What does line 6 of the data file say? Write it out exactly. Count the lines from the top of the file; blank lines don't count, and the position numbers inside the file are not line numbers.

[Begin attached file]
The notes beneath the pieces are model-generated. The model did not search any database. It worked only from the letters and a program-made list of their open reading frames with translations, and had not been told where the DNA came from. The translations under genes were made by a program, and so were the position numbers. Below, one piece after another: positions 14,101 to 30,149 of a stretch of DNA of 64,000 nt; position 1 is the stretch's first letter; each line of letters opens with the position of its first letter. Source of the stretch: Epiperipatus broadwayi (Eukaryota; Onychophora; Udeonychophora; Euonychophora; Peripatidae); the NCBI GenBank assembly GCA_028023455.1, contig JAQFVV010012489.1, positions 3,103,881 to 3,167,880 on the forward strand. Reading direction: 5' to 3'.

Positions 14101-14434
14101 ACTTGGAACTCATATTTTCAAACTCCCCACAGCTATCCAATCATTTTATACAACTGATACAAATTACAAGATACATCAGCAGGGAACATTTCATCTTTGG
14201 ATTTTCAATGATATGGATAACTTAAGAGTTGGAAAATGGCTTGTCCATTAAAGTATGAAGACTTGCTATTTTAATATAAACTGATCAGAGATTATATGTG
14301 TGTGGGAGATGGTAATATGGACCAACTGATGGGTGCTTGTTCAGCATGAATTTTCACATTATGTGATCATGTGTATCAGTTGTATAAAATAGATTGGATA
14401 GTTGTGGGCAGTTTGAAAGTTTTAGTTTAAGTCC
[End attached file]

14401 GTTGTGGGCAGTTTGAAAGTTTTAGTTTAAGTCC